In such a case, you would not want them represented by different records with different GUIDs. So either use a natural key, or have a process in place for merging records.
    If it's not practically useful, then it's practically useless.

    blindman
    www.chess.com: "sqlblindman"
    www.LobsterShot.blogspot.com

  7. #7
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    I keep bookkeeping columns in each table: USR_CREATE, TS_CREATE, USR_MAINT, TS_MAINT, NR_MAINT (= number of times the record was altered), after creation USR_CREATE = USR_MAINT, TS_CREATE = TS_MAINT and NR_MAINT = 1. These columns are seldom used, but are invaluable for "forensic" investigations.

    I am playing with the thought of creating a supertype table, lets call it SUPER, with just those columns and the ID (PK). Then let all tables TABLE_X have an ID that refers to (FK) SUPER. With triggers taking care of creation and updating those bookkeeping fields in SUPER and reusing the value of the newly created SUPER.ID in the TABLE_X.ID .

    Reason: those bookkeeping columns are seldom used, so not needed in everyday queries. And I would have a means to assert that all ID's over all tables would be unique, because I had GUIDs removed from my list of valid PK candidates after reading some articles dissuading its use. Now I read you guys are actively using GUIDs and promoting them, so I took them back in consideration. Guess for each proponent of whatever one can easily find a proponent of the opposite ...

    Was wondering how such a SUPER table would hold in true production environments. Huge after a while, bottleneck with all those triggers, ...? Is it any good idea?
    Last edited by Wim; 02-05-09 at 07:21.
    With kind regards . . . . . SQL Server 2000/2005/2012
    Wim

    Grabel's Law: 2 is not equal to 3 -- not even for very large values of 2.
    Pat Phelan's Law: 2 very definitely CAN equal 3 -- in at least two programming languages

  8. #8
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    What problem are you actually trying to solve? Why do you care about "asserting that all ID's over all tables would be unique"?

    For audit purposes consider using Change Tracking or Change Data Capture (SQL Server 2008 features). Triggers in SQL Server don't really make a good foundation for audit and they can be complex for developers and DBAs to support. I almost never recommend triggers for updating or changing data - only for enforcing business rules.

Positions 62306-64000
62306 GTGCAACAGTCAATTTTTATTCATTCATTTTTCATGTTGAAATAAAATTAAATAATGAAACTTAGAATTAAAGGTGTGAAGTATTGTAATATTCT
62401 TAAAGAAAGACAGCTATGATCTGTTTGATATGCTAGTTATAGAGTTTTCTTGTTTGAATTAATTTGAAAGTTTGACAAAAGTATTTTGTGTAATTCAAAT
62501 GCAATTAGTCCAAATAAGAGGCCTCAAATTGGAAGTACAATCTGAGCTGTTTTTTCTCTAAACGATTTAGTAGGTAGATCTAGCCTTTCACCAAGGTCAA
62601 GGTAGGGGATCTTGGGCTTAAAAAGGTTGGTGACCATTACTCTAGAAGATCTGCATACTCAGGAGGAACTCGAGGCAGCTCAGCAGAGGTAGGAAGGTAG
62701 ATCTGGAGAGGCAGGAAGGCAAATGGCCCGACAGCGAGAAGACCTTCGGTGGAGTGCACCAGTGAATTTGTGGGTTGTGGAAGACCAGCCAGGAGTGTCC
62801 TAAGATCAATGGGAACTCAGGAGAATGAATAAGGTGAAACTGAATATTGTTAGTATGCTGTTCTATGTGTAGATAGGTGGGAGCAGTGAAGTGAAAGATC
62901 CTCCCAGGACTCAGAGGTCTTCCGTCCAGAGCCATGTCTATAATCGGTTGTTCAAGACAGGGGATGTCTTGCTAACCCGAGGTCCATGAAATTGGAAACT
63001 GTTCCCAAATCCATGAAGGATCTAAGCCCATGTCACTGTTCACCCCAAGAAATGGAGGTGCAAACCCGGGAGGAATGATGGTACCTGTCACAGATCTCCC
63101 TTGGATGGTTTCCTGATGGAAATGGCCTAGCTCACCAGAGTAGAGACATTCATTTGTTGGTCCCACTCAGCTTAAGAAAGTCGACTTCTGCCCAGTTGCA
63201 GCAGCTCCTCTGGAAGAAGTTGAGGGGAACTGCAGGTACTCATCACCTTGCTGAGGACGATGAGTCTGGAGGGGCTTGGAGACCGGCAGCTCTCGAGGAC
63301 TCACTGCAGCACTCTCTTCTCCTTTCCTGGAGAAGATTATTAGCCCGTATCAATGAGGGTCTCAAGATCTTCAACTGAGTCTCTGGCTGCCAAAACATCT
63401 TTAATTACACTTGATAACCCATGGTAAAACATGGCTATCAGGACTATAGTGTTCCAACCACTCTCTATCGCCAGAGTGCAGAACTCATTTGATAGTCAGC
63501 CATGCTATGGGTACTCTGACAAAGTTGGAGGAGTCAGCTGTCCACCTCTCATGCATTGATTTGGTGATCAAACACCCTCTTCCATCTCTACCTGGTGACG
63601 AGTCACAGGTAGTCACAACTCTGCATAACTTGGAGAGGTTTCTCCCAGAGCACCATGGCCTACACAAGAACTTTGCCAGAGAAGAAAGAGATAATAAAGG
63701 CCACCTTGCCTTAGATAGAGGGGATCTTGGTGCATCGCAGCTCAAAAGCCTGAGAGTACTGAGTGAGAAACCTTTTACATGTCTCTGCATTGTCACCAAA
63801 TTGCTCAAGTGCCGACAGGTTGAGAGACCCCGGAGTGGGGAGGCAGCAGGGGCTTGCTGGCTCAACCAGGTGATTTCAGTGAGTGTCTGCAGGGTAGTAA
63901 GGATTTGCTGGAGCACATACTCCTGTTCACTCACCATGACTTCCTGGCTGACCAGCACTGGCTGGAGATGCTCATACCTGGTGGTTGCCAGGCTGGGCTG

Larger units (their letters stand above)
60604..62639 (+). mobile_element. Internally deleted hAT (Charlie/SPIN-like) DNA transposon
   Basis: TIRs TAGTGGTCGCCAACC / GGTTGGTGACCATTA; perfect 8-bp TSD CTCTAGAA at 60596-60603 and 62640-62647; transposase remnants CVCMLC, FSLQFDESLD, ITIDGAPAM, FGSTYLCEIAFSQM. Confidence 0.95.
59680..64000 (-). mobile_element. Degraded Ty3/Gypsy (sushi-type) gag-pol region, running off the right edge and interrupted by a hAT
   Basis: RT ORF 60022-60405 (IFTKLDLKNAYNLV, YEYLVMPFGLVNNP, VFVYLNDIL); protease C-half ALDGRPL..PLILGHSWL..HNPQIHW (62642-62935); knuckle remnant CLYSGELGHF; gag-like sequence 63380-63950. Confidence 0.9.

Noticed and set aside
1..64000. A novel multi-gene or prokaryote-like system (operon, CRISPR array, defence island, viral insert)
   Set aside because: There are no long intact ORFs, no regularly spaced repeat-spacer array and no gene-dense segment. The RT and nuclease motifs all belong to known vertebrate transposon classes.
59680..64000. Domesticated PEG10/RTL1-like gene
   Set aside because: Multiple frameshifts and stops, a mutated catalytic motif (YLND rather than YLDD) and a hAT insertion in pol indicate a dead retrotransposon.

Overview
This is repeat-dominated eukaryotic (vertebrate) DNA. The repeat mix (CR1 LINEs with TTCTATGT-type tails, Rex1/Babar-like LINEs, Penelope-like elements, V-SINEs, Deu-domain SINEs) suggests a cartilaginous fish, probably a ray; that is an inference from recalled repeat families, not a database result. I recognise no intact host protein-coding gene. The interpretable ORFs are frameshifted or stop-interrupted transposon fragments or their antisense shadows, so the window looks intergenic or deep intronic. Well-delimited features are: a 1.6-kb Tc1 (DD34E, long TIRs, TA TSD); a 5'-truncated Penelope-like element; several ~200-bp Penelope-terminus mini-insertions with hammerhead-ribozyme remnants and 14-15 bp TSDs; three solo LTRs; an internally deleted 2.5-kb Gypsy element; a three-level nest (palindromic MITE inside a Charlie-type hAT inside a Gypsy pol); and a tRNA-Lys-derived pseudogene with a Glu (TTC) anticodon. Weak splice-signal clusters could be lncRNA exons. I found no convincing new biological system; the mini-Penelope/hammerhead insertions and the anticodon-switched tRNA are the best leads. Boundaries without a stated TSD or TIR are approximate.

9. #9
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    What problem are you actually trying to solve? Why do you care about "asserting that all ID's over all tables would be unique"?
    The idea behind an EID is that it is unique not only within the table it is used in, but unique over all the tables.

    The advantage of using an EID, is that it is easier to refactor your database in time.
    I have inherited a database where different types of customers are stored in different tables. I figured out it would be better to make supertype/subtypes of them.
    Putting all the common data in the supertype table (avoiding redundancy).

    But the cost of this undertaking would be so huge (updating PK's where they would overlap, updating FK's to those altered PK's) ... I'll just have to keep writing reports to flag those differences between the denormalised columns. Making reports with the current database structure is also hard when they want an overview of all their customers ... UNION ALL .... UNION ALL ... UNION ALL ...

    The reason for this post was to hear from real-life experiences if using EIDs is worth the trouble.
    Last edited by Wim; 02-06-09 at 11:40.
    With kind regards . . . . . SQL Server 2000/2005/2012
    Wim

    Grabel's Law: 2 is not equal to 3 -- not even for very large values of 2.
    Pat Phelan's Law: 2 very definitely CAN equal 3 -- in at least two programming languages

  10. #10
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    In my experience, they usually are.
    Unless your database is going to be huge, I would have no problem using them.
    If it's not practically useful, then it's practically useless.

    blindman
    www.chess.com: "sqlblindman"
    www.LobsterShot.blogspot.com